The path for cannabis sales is unclear.

That is the feeling from a couple of area municipalities spoke to about the upcoming legalization of marijuana.

The news that individual towns and cities could decide on whether or not to participate in having legal businesses sell weed has served to make the question even murkier.

Scott Lucas, Director of Development Services for the Town of Gravenhurst, says they have been trying to keep council up to date on all the latest information.

“With the rules changing quite significantly, we are again going back to the drawing board to assess what our legislative authority is,” he offered.

Selling of marijuana is going to begin with online sales and by next year licensed retailers will be able to sell it to anyone 19 years of age or older. But the model of who controls these retailers appears to give the control to the individual towns. Lucas says he is not surprised there is a lot of objection, he is surprised there has not been more public conversation with local government officials.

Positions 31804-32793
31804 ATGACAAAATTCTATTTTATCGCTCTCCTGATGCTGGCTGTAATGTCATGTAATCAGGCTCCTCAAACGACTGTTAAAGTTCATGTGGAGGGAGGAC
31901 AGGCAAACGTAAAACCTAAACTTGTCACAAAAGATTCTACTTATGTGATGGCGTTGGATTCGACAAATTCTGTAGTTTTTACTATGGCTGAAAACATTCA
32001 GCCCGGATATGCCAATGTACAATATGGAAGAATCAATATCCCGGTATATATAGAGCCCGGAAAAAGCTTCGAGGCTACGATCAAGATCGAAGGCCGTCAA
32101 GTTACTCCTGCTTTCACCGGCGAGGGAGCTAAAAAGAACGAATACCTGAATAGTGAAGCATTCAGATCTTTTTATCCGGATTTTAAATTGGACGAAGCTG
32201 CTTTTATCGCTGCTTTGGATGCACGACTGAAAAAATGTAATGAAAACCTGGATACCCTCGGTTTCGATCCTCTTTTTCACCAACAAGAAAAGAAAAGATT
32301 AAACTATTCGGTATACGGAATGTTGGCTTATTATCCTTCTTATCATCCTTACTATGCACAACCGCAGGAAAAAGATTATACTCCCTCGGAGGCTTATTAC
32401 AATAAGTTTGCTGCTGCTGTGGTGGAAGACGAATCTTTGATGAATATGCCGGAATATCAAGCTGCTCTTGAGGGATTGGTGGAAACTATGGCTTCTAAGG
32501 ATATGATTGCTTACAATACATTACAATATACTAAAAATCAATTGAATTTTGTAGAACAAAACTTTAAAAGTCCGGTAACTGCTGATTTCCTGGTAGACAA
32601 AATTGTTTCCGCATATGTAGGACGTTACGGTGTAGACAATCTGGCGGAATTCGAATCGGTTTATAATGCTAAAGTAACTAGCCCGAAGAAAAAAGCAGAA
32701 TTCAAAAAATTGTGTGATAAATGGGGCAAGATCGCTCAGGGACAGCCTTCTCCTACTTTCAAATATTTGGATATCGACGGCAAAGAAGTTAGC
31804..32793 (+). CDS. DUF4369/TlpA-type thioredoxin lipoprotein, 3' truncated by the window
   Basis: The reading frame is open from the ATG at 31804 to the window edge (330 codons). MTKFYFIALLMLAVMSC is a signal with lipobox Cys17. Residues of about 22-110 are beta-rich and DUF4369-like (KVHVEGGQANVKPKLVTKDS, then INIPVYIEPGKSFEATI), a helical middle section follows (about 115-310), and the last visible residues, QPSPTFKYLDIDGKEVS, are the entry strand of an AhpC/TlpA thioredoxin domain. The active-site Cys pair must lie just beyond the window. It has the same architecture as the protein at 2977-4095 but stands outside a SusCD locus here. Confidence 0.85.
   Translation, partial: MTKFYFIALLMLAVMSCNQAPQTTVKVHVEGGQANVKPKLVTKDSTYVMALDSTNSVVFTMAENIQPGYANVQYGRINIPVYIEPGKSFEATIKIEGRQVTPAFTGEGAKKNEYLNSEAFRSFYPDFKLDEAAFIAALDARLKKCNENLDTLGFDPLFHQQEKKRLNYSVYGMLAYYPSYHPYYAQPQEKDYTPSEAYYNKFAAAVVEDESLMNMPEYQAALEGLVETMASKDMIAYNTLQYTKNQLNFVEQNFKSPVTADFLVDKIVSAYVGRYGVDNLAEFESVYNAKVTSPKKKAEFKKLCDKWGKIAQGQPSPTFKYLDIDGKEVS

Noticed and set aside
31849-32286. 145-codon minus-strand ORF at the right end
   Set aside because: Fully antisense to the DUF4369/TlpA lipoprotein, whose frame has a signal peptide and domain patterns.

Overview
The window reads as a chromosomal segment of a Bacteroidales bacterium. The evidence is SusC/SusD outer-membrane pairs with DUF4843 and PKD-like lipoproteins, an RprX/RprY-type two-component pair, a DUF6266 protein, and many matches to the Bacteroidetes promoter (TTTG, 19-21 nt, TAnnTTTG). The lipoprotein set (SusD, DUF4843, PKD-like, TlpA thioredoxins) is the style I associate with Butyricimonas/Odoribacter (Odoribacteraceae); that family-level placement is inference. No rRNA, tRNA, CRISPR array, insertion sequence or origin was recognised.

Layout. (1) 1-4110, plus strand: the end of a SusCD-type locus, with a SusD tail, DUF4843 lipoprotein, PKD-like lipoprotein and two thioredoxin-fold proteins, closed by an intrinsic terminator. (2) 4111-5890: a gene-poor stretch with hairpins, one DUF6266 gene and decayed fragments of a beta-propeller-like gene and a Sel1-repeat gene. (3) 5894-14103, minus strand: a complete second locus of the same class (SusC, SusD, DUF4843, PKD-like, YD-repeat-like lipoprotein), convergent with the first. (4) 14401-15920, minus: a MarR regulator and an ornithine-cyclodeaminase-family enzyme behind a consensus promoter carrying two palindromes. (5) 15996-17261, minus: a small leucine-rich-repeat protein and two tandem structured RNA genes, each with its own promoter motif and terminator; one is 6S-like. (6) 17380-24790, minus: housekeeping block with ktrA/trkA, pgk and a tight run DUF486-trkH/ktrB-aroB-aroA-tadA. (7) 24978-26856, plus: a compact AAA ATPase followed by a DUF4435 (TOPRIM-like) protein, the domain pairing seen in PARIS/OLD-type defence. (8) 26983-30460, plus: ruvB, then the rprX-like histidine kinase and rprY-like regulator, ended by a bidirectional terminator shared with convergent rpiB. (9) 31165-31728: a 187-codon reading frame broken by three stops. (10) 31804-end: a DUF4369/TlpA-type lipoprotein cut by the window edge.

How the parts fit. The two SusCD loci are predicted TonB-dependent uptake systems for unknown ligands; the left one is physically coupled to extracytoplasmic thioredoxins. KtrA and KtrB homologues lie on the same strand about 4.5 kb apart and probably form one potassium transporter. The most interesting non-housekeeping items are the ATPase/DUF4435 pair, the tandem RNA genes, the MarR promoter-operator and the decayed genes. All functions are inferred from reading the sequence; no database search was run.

“I am a bit surprised there isn’t more community discussion around the topic generally,” said Lucas.

In Bracebridge, Chief Administrative Officer Scott Sisson agrees that council seems to be taking the changes in stride and there does not appear to be a lot of public sentiment one way or the other about allowing retail sales of marijuana in the town.

“We currently have nothing much to present to council,” admits Sisson in reference to guidance from the province. He does concede that some by-law framework such as business licensing could control any inclusion of retail cannabis sales, but no decisions have been made about that at this time.